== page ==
Problems With The The Computer Fraud And Abuse Act Term Paper

Length: 4 pages Sources: 3 Subject: Business - Law Type: Term Paper Paper: #13670842 Related Topics: Cybersecurity, Cyber Security, Espionage, Cyber Crime

Excerpt from Term Paper :

Computer Fraud and Abuse Act

A failed and flawed law

Technology has changed faster than the laws that exist to protect the public. Protecting information, particularly sensitive government information, was thought to be challenging and to pose additional dilemmas in terms of its regulation. With this in mind, Congress passed the Computer Fraud and Abuse Act in 1984. The CFAA "outlaws conduct that victimizes computer systems. It is a cyber-security law. It protects federal computers, bank computers, and computers connected to the Internet. It shields them from trespassing, threats, damage, espionage, and from being corruptly used as instruments of fraud" (Doyle 2014:1-2). The CFAA's provisions ban the trespassing of data; the damaging of or use of threats to damage data; or trafficking in the passwords and other sensitive data of a wide range of computers containing protected information (Doyle 2014:1-2).

The law was passed during the pre-Internet era "as a narrow statute enacted for the reasonable goal of combating malicious hackers: people who break into computer systems and steal valuable data (like credit-card numbers) or do real economic damage" (Wu 2013). However, because of the vague wording of the law, it has been increasingly deployed by prosecutors in a much wider range of cases in a manner that makes many legal scholars profoundly uncomfortable (Wu 2013). "Over the years, Congress expanded the statute five times, adding private rights of action and making misdemeanors into felonies. Both private litigants and the Justice Department began to use the law against not only hackers but also otherwise legitimate users who violate the 'terms of service policies that come with nearly every piece of


Thus, the original intention and spirt of the law has been violated and needless amounts of time and energy are being diverted to prosecute relatively minor offenses.


It should be noted that when the law was first passed there was concern that legitimate whistleblowers within government departments might be prosecuted so Congress was not entirely unaware of the potential for misuse of the Act. Thus the law does not "criminalize acts in which the offending employee merely 'exceeds authorized access to computers in his own department'" (Doyle 2014: 4). The law is limited in scope to those who are not entitled to access government computers or who engage in interdepartmental trespass. But other concerns have arisen regarding outside unauthorized use that may technically violate 'terms of service' agreements (which arguably are written in such a lengthy and confusing manner they are impossible for a user to truly agree to when he or she clicks a button). For example, Aaron Swartz was threatened with thirty-five years in prison because of violating terms-of-service by downloading too many academic articles as an authorized guest on the MIT network (Wu 2013). Swartz, terrified in the face of the upcoming prosecution, committed suicide as a result.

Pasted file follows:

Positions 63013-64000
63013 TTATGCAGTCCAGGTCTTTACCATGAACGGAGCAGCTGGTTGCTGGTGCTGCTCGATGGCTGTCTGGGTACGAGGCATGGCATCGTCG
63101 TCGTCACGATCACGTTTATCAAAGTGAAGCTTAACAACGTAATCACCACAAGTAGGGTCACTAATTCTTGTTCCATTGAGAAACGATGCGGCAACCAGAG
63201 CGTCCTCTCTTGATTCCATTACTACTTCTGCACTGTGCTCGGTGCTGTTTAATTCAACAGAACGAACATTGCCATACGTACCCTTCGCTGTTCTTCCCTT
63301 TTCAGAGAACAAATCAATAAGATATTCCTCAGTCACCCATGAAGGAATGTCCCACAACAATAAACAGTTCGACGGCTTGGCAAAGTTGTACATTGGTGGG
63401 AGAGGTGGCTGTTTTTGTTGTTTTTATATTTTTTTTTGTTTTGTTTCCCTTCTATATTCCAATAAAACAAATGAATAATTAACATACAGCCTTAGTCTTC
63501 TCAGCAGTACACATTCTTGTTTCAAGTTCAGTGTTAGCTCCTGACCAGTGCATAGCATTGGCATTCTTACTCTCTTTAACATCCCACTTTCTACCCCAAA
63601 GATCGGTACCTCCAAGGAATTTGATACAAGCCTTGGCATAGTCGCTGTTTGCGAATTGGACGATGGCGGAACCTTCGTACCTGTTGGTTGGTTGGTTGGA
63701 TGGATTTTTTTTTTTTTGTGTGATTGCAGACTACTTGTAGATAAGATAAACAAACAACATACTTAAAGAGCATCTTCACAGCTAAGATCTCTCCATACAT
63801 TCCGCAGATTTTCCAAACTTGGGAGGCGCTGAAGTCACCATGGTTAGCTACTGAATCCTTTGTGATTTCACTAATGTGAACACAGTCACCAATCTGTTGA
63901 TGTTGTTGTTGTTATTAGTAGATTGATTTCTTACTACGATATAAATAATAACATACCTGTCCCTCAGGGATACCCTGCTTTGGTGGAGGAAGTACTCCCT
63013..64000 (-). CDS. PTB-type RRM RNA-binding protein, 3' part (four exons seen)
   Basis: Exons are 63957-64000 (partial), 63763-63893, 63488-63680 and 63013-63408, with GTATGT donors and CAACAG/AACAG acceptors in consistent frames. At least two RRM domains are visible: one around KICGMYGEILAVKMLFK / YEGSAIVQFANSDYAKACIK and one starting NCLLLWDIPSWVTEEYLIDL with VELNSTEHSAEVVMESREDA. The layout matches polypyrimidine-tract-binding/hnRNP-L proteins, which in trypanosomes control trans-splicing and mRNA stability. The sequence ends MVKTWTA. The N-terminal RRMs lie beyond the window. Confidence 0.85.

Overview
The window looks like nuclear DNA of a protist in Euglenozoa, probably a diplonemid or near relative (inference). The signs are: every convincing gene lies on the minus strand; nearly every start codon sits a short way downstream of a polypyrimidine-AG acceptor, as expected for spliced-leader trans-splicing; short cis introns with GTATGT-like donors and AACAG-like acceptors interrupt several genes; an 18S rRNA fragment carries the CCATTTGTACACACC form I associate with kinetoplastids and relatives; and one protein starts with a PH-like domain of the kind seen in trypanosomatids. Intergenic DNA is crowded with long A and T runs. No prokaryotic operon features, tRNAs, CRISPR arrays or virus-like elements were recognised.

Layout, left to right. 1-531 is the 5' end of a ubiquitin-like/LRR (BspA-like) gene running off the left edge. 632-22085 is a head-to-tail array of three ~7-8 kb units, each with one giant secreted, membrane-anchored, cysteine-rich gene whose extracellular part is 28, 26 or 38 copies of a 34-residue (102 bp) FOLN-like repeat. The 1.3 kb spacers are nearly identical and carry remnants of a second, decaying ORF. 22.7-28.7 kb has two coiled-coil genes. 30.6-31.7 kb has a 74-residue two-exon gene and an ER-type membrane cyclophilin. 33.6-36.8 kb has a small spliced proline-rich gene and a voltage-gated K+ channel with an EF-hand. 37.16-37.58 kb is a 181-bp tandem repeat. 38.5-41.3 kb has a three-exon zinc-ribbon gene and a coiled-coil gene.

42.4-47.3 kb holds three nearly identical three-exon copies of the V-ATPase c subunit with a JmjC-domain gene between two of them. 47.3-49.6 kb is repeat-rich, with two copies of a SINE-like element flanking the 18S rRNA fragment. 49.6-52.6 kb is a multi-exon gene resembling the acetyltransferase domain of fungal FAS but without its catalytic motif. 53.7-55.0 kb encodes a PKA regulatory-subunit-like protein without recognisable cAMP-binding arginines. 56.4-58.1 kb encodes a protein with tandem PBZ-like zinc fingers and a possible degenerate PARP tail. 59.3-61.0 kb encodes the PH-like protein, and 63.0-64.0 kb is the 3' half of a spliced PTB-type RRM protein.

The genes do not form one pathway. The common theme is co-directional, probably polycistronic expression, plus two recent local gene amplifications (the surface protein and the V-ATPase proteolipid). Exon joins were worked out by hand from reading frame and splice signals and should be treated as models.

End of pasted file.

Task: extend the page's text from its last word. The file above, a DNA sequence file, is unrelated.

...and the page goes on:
The law has been heavily criticized by a number of groups, including civil libertarian organizations. The notion of "without authorization" is not clearly defined and while the statute does define "exceeds authorized access," there is concern that "the meaning of that phrase has been subject to considerable dispute" in the courts and is not consistently enforced ("The Computer Fraud and Abuse Act reform," 2014). The law has also been criticized for excessively harsh penalties. "Compounding this problem is the CFAA's disproportionately harsh penalty scheme. Even first-time offenses for accessing a protected computer without sufficient 'authorization' can…

Sources Used in Documents:


Computer Fraud And Abuse Act Reform. (2014). EFF. Retrieved from:

Doyle, C. (2014). Cybercrime: An overview of the Federal Computer Fraud and Abuse Statute and related federal criminal laws. Retrieved from:

Cite this Document:

"Problems With The The Computer Fraud And Abuse Act" (2014, December 25) Retrieved March 28, 2023, from

"Problems With The The Computer Fraud And Abuse Act" 25 December 2014. Web.28 March. 2023. <>

"Problems With The The Computer Fraud And Abuse Act", 25 December 2014, Accessed.28 March. 2023,

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